• streetlighting: A colleague is working on LED streetlights that are more energy efficient change color and intensity based on the situation. ie presence of people or to warn people of oncoming ambulances or to guide people to and from a concert.
• smart meters: two types are available. Those for residential use are mostly in a pilot fase. Those for high use customers send values every few minutes to allow for peak shaving and real time trading.
• consumer electronics, like the 1.4 million devices TomTom now has that are equipped with real time traffic data, or the Amazon Kindle 3G or the Kindle DX, but also other devices like digital photo frames.
• Transport applications: Like eCall, OnStar, monitoring by lease and rental companies etc. Cooperative Vehicle Information Systems (CVIS) etc.
The biggest business problems have to do with the whole lifecycle of the device. What makes M2M different from consumer communications, is the lack of the consumer. The consumer can be trusted upon to change handsets every couple of years and to do all the practical work, like switching SIM-cards, choosing operators etc. Unfortunately M2M devices have to function for 30 years in the field without tender loving care. Some examples of problems identified:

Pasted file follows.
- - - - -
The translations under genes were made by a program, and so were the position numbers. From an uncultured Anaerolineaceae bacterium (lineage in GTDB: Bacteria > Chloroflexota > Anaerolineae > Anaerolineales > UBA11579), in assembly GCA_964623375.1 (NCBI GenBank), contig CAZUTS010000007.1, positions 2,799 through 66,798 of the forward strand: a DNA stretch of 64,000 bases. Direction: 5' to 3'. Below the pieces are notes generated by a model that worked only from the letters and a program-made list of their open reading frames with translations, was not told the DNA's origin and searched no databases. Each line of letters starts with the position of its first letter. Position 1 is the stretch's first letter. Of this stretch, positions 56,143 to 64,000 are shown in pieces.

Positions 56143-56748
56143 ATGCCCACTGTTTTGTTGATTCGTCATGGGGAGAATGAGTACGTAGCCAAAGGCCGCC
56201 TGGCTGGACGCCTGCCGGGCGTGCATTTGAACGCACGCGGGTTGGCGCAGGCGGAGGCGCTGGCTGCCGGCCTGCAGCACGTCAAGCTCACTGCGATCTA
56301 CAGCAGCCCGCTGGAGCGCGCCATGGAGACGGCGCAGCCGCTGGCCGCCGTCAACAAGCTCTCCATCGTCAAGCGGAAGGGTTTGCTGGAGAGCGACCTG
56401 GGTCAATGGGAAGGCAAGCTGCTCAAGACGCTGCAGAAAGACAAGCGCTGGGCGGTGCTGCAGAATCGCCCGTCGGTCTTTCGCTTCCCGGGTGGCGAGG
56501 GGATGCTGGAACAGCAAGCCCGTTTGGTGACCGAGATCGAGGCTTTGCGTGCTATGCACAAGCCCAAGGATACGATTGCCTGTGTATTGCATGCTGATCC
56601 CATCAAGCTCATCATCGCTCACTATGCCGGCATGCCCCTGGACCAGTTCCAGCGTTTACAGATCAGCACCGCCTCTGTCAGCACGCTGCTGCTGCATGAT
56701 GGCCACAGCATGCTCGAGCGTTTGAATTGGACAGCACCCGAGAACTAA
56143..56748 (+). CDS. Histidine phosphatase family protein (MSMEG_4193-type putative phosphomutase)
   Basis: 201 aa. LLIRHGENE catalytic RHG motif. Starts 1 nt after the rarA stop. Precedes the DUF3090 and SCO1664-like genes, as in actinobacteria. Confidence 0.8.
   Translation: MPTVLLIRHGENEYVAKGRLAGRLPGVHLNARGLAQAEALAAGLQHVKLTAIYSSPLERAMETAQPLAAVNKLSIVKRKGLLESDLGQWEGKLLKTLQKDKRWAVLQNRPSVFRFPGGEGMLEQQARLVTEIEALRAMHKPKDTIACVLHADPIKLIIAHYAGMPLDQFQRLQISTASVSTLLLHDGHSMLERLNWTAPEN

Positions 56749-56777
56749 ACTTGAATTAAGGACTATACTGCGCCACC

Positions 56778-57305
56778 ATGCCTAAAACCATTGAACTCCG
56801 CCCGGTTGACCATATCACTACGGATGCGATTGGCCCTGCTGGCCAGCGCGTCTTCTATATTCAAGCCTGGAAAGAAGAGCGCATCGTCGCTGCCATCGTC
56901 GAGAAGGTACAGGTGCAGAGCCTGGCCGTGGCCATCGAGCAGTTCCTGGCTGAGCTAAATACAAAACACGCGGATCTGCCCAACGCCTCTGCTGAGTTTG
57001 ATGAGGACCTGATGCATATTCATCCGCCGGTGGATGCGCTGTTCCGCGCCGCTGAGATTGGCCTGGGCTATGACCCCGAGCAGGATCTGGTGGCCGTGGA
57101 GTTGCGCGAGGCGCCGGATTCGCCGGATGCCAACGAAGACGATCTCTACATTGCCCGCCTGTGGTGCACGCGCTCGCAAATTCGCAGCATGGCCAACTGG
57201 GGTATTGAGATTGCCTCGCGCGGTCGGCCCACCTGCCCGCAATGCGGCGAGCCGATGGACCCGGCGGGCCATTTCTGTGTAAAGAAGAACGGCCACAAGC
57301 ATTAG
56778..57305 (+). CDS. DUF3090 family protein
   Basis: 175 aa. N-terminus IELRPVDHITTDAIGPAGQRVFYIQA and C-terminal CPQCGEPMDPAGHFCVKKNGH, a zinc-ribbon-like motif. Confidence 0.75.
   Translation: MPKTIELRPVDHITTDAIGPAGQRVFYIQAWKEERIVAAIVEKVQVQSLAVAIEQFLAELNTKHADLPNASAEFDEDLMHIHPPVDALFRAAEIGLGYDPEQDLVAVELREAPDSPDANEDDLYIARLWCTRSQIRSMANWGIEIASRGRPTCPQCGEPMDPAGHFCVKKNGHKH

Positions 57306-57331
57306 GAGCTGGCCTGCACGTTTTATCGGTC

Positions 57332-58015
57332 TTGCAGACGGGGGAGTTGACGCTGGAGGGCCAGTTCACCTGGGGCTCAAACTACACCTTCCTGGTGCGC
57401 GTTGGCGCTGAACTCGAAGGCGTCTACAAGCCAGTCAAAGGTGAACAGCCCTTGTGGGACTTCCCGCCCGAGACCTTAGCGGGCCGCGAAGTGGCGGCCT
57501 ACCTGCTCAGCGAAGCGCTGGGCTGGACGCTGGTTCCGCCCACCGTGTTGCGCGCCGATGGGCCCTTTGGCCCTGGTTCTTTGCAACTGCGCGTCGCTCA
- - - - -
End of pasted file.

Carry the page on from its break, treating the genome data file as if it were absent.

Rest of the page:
1. The costs of roaming: One of the big problems, certainly for consumer electronics, but also for other devices is, that you never know where they will be used. An Italian may buy a GPRS equipped TomTom or Kindle in Amsterdam and use it Croatia. The device has to work everywhere and preferably also with the lowest roaming rate available. Working everywhere isn't a big problem with the coverage GSM offers. Getting an efficient roaming rate is however very hard. I've heard it to be compared to Sudoku multivariate analysis. No matter who you choose, if they are the cheapest in Scandinavia, they are the most expensive one in Southern Europe and if they are cheap in Eastern Europe, it's expensive in Western Europe. At the end of the analysis, all networks cost exactly the same per month The reason for this is that no network is truly global and the other networks have no reason to play nice. They just see a device that belongs to a foreign competitor, so there is no reason to drop prices. For all they know and care it's a consumer, who will be fleeced by it's home network for using data roaming abroad. The solution may be to use different devices for different countries, but then the Italian guy can't buy a TomTom in Amsterdam and use it in Croatia. Furthermore retailers don't like devices that are country specific. They want the flexibility to buy one device and distribute according to need across Europe. Producers preferably want one device for the global market. The only market that is a bit exempt of this is North America, only a few networks and continent wide coverage of some sorts.